Canada has been given the thumbs up for its success in boosting number of permanent resident arrivals despite the COVID-19 pandemic.
“The improvement we’re seeing in permanent resident admissions is encouraging and good news for the economy,” says Iain Reeve, associate director of immigration research at the Conference Board of Canada.
“Immigration helps stimulate the economy, and with deliberate policy choices regarding settlement services and credential recognition, these economic impacts can be enhanced as we emerge from the global pandemic.”
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When COVID-19 first hit Canada early last year, Ottawa quickly put in place public health restrictions, including border closures for non-essential travel and, later, COVID-19 testing upon arrival for travelers coming into Canada. Travellers were – and still are – required to stay three days in a government-designated hotel to await the results and then spend the rest of their 14-day self-isolation elsewhere under the Quarantine Act.
All of that and the grounding of most flights worldwide slowed immigration to a trickle. Permanent residency applications to Canada dropped by 56 per cent for the period from March through to December last year compared to the same period in 2019.
Canada Speeds Up Processing By Going Digital
As the pandemic continued to rage, though, Immigration, Refugees and Citizenship Canada (IRCC) took a series of steps to cut down on processing times for permanent residency applications. Immigration Minister Marco Mendicino outlined his vision for a completely digital immigration process that would speed things up.
“My vision for our immigration system going forward is that it is completely virtual and touchless and that each and every one of these steps is integrated so that we become the envy of the world,” he said in an online interview with TVO last month.
Canada is already a world leader in putting its immigration processes online, he said.
“In a world that is increasingly going virtual, we are leading the way, especially when it comes to our immigration system,” he said in that interview. “We are the only ones that have moved our citizenship ceremony online, to my knowledge, and now we are also moving into the digital space when it comes to testing applicants.”
In addition to hastening the IRCC’s decision to go digital with its processes, the COVID-19 pandemic also changed the demographic profile of those immigrants who did manage to come to Canada.
Immigrants Tend To Have More Canada Work Experience
In a report released last week, the Conference Board of Canada states that the first six months of last year saw a marked drop in refugee admission, which fell by 72 per cent, and family class admissions which dropped by 63 per cent. Both of these classes of immigrants only picked up later in the year.
While all of that was happening, admissions for immigrants arriving under economic class programs saw much less of a decline during the first six months of last year.
“By the end of 2020, the composition of permanent resident admissions was approaching its pre-pandemic distribution,” notes the Conference Board of Canada.
Throughout the pandemic, Ottawa has remained bullish on immigration and committed to its targets of 401,000 new permanent residents to Canada this year, 411,000 in 2022 and 421,000 in 2023.
Earlier this week, the immigration minister expressed his confidence Ottawa would be able to hit those targets despite the COVID-19 pandemic.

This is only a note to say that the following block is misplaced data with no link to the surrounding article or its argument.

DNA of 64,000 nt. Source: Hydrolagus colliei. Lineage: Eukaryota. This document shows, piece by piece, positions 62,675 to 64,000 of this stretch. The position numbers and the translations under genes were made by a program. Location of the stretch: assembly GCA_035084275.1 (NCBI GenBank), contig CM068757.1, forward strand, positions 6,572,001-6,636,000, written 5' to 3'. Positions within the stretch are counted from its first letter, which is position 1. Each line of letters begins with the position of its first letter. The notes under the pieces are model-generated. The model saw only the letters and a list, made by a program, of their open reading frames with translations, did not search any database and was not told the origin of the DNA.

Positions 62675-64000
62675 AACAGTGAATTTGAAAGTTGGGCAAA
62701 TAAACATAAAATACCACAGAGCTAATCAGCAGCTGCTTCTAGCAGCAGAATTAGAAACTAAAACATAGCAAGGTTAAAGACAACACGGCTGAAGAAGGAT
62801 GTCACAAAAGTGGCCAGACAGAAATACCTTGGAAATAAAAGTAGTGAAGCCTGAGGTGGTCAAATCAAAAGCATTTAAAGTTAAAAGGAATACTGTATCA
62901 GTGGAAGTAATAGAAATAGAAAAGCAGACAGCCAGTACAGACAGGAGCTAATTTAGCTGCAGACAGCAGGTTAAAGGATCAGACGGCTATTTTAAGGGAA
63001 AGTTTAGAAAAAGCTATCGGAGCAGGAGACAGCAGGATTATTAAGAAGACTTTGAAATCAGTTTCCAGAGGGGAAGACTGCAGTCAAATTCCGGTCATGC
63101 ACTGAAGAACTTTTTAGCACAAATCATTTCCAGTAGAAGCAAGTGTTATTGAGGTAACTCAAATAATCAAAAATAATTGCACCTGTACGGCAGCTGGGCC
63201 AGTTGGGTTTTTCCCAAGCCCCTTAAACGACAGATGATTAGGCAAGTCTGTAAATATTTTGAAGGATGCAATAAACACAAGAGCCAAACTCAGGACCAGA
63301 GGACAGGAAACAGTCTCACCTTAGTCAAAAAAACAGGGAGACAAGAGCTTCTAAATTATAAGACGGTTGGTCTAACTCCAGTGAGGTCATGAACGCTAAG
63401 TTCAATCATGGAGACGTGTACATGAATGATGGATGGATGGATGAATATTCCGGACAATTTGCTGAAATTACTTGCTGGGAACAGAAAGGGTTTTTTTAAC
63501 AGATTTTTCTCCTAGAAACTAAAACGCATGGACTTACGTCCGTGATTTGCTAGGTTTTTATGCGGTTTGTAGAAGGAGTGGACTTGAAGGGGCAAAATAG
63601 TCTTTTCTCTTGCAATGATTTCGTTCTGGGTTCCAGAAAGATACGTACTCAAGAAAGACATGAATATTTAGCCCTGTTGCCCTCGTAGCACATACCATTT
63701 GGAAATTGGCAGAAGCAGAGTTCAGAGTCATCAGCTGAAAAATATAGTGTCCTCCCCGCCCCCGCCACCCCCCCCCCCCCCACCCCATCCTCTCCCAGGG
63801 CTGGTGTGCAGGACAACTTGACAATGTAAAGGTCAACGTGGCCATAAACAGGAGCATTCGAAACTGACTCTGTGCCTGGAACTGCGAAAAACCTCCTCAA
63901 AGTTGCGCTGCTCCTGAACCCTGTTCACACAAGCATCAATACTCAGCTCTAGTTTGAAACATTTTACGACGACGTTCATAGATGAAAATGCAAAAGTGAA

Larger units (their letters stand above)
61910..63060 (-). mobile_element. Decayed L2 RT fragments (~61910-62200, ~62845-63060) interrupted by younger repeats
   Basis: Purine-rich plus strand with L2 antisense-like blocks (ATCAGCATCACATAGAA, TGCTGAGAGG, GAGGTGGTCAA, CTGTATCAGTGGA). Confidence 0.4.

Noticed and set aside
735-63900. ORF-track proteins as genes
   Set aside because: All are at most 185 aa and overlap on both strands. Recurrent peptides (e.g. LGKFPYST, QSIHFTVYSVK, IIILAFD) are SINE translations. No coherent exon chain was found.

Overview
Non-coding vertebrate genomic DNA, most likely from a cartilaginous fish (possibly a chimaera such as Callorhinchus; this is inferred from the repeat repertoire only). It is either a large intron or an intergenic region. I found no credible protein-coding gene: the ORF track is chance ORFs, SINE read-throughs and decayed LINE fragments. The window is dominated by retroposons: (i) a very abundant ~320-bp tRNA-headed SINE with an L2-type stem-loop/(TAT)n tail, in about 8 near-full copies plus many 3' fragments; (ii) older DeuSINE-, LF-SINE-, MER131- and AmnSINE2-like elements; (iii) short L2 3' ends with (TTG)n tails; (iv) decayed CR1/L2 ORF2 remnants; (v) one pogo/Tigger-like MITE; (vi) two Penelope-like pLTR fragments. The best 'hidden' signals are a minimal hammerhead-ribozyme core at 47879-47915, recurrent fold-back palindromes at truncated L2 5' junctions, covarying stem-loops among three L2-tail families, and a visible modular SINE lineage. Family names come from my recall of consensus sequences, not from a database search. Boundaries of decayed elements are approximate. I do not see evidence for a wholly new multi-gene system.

“I am confident that we are doing everything we can to meet that target and we will meet that target and the reason it is important to hit that target is that immigrants create jobs … and allow us to meet our workforce needs,” said Mendicino.
Stamp Of Approval For Canada Immigration Plan
The Conference Board of Canada’s own modelling reveals Ottawa’s plan is economically sound and high levels of immigration could lead to GDP growth of 44 per cent and a 15-per cent improvement in the ratio of working-age people to retirees. The country’s immigration plan could also add $50 billion in annual tax revenues to the public purse by 2036 to 2040.
“These benefits come from the fact that immigrants invest in Canada, are a source of labour and workplace talent, and provide demand for goods and services,” notes the Conference Board of Canada.
The think-tank recommends the Canadian government take the following six additional measures to make the most of immigration coming out of the pandemic:
- Increase support for newcomers to ensure increased immigration doesn’t come at their expense;
- Temporarily prioritize entry streams where economic immigrants arrive with a job offer or continue to give permanent residency to temporary residents already in Canada, following the government’s recent move to admit 90,000 temporary workers in essential work and international students;
- Ensure successful integration by investing in settlement services and tackling long-standing barriers to economic integration, barriers which contributed to the labour market challenges immigrants faced during COVID-19;
- Expedite the arrival of family class immigrants to help economic immigrants participate in the labour force;
- Focus on regionalization to help offset the uneven effects of the pandemic. This may mean prioritizing programs such as the Provincial Nominee Program and Atlantic Immigration Program. It also means concentrating on encouraging immigrant retention in smaller communities;
- Make deliberate policy choices to improve economic outcomes. Economic outcomes aren’t set in stone. With efforts to improve immigrants’ economic outcomes, Canada could benefit even more;
Newcomers to Canada during the COVID-19 pandemic are more likely to have Canadian work experience or education and recent Express Entry draws suggest the number of immigrants with Canadian experience will only increase in 2021.